IMDb > American Blue Note (1989)

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American Blue Note -- It's 1961 and Jack Solow dreams of having his own band playing the jazz clubs of New York City.  His reality is auditions that lead to gigs at weddings and out of town dives.  He's got one year to make it or the band will dissolve.


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Jack, Nat, Jerry, Lee and Tommy play jazz in small clubs, but only one of them will reach success. | Add synopsis »
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Well Presented And Affecting Film. See more (2 total) »


  (in credits order)

Peter MacNicol ... Jack Solow
Carl Capotorto ... Jerry

Tim Guinee ... Bobby
Bill Christopher-Myers ... Lee

Jonathan Walker ... Tommy
Charlotte d'Amboise ... Benita
Louis Guss ... Abe Katz
Zohra Lampert ... Louise

Margaret Devine ... Sharon

Trini Alvarado ... Lorraine
Sam Behrens ... Nat Joy

Eddie Jones ... Sean Katz
Maury Cooper ... Popi
Jeff Weiss ... Uncle Leon
James Puig ... Jimmy

Mel Johnson Jr. ... Ron

Roma Maffia ... Marie
rest of cast listed alphabetically:

Stephen Jordan ... Bartender

Todd McDurmont ... Groom

Directed by
Ralph Toporoff 
Writing credits
(in alphabetical order)
Gilbert Girion  story
Gilbert Girion 
Ralph Toporoff  story

Produced by
Gilbert Girion .... associate producer
Bill Hart .... associate producer
Ralph Toporoff .... producer
Original Music by
Larry Schanker 
Cinematography by
Joey Forsyte 
Film Editing by
Jack Haigis 
Casting by
Stanley Soble 
Production Design by
Charles M. Lagola 
Art Direction by
Katherine Frederick 
Costume Design by
Nina Canter 
Makeup Department
Nina Port .... makeup department head
Production Management
Dennis Kiely .... production manager
Second Unit Director or Assistant Director
Mike Liston .... assistant director
Sound Department
Robert A. Sacchetti .... boom operator
Dale Whitman .... sound mixer
Camera and Electrical Department
Melvin Pukowsky .... dolly grip
Music Department
Jack Haigis .... music editor
Larry Schanker .... music arranger

Production CompaniesDistributors

Additional Details

Also Known As:
97 min
Color (Technicolor)
Sound Mix:

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2 out of 4 people found the following review useful.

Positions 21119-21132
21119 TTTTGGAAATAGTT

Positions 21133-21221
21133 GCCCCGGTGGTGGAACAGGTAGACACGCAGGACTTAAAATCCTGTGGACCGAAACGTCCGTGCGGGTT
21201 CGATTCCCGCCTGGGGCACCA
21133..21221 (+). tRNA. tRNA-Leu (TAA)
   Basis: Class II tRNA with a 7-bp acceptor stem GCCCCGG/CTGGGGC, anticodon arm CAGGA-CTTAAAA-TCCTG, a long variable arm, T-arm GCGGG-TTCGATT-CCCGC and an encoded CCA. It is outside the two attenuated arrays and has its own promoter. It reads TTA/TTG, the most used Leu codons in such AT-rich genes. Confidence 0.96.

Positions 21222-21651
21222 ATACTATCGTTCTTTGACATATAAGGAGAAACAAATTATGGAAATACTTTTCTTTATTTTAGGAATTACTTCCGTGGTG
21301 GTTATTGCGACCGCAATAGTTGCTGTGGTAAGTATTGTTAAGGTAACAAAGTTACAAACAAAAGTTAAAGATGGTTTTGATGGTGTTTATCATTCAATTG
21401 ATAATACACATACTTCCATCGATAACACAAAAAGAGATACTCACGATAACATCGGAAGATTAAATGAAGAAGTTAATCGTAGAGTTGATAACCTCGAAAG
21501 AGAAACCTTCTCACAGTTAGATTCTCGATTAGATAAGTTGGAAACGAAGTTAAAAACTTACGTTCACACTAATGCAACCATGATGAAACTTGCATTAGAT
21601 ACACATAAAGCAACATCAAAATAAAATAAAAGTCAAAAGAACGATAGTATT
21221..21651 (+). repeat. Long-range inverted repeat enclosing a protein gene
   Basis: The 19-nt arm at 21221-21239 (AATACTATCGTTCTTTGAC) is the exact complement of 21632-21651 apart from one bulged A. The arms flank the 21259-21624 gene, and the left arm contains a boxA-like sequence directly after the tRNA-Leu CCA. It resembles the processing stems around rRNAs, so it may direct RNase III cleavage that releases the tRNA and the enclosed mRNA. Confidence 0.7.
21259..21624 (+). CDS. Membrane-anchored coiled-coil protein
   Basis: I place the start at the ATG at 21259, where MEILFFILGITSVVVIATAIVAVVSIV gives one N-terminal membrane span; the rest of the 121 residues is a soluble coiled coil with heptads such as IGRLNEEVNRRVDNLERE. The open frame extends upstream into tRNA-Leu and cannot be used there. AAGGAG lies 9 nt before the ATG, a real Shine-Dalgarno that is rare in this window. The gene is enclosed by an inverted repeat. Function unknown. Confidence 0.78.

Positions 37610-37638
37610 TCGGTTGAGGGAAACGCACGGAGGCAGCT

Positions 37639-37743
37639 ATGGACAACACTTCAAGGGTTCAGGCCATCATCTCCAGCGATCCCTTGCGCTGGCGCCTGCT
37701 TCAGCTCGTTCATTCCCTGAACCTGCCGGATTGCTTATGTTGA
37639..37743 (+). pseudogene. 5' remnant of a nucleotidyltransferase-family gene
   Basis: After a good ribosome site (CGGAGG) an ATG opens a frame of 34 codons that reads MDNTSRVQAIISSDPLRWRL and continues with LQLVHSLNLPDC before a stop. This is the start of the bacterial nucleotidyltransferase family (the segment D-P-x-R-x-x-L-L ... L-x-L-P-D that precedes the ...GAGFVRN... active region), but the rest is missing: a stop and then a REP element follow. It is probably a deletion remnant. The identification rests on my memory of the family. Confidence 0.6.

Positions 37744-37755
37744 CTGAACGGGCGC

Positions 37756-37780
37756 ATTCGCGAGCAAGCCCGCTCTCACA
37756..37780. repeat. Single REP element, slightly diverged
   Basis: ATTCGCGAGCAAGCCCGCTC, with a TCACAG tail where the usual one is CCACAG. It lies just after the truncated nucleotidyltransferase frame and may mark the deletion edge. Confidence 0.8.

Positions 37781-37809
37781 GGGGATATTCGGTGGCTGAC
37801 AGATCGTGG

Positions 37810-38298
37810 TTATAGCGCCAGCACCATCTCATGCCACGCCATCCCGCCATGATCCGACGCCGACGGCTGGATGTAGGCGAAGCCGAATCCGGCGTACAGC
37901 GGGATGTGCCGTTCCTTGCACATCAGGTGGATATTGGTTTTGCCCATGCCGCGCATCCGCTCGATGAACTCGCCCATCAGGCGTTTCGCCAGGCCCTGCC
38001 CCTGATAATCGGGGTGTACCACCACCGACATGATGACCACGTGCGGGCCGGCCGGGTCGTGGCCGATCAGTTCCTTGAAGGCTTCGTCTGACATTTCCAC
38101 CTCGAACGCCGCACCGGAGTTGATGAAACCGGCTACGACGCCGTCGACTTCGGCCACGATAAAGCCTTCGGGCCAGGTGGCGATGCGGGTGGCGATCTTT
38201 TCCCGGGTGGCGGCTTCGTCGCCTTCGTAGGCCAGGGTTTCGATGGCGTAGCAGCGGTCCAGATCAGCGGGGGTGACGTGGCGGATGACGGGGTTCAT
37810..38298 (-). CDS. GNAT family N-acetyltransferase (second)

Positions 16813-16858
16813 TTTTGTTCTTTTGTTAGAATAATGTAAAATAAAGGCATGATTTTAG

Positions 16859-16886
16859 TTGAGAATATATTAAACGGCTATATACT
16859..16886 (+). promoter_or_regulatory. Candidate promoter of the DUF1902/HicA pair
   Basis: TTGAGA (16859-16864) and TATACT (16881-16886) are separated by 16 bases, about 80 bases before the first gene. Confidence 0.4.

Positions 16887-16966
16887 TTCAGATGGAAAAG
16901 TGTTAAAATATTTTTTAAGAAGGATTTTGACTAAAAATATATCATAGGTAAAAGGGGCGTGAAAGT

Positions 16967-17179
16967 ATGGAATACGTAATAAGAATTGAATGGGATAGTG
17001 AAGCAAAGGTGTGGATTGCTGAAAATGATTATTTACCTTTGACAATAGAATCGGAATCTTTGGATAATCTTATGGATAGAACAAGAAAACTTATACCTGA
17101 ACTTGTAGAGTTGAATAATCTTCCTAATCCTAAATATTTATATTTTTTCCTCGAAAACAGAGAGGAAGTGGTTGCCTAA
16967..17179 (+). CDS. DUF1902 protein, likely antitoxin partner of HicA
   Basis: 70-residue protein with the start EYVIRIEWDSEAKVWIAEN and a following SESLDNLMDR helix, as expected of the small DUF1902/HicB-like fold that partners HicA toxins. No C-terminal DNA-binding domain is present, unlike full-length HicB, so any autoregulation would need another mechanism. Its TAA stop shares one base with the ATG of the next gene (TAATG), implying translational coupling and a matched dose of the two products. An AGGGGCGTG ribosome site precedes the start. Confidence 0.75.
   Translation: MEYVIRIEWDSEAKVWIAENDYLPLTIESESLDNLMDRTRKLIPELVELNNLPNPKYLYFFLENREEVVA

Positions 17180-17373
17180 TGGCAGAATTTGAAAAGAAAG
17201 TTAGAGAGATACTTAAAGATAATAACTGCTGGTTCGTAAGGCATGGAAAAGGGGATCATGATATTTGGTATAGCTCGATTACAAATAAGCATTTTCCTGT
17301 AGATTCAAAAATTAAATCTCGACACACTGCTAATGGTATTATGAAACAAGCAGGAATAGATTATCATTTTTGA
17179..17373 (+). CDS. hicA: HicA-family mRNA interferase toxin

Well Presented And Affecting Film., 5 February 2005
Author: rsoonsa ( from Mountain Mesa, California

Essentially a series of interjoining episodes such as may be found in a collection of short fiction wherein are portrayed common characters, this film has nary an uninteresting moment as it chronicles the attempts from a saxophone playing head of a jazz quintet, Jack Solow (Peter MacNicol) to locate steady employment for his musicians, not an easy task within a highly competitive entertainment environment. The veteran cinematographer and film school mentor Ralph Toporoff directs this work, reflecting in its close attention to detail his knowledge of the scenario's subject and, when scenes are basically melodrama, Toporoff along with members of his cast and crew successfully address them in a naturalistic fashion. Intriguing personal elements are introduced into the episodic script that stand very well on their own, aided by sensitive playing from the well-selected cast, smoothly implemented camera setups, and clever utilization of sparse resources, as evidenced in footage concerning a wedding. The quintet members begin to lose confidence that a gig will be found along New York City's jazz nucleus, 52nd Street, their worries exacerbated by a discouraging and ongoing series of frustrating auditions and weekend non-jazz jobs, but Jack steadfastly believes that the five will be hired into a desirable night spot if they will remain persistent. A jazz-flavoured sound track is, in the main, work of pianist Larry Schanker who helms a talented collection of sidemen through his scoring, abetted by top-flight editing from Jack Haigis. The film is nicely cast, with no unpolished performance, acting laurels going to Trini Alvarado for an outstanding turn as girl friend of the group's drummer, Bobby (Tim Guinee); Zohra Lampert and Roma Maffia give intense readings in their lone scenes while Guinee in addition to Carl Capotorto as the quintet keyboard man are excellent as is Margaret Devine in a small role as a bemused waitress; Charlotte d'Amboise, daughter of famous dancer Jacques, is winning with her performance as Jack's romantic interest. The film's setting is New York's Jersey suburbs during the early 1960s, with correct and evocative costuming, design, and autos served ably by creative camera-work from Joey Forsyte. Although theatrically released in many sections of the United States, and later shown twice on cable television, this work is unjustly neglected, in spite of its substantive cinematic worth, and lack of clinkers.

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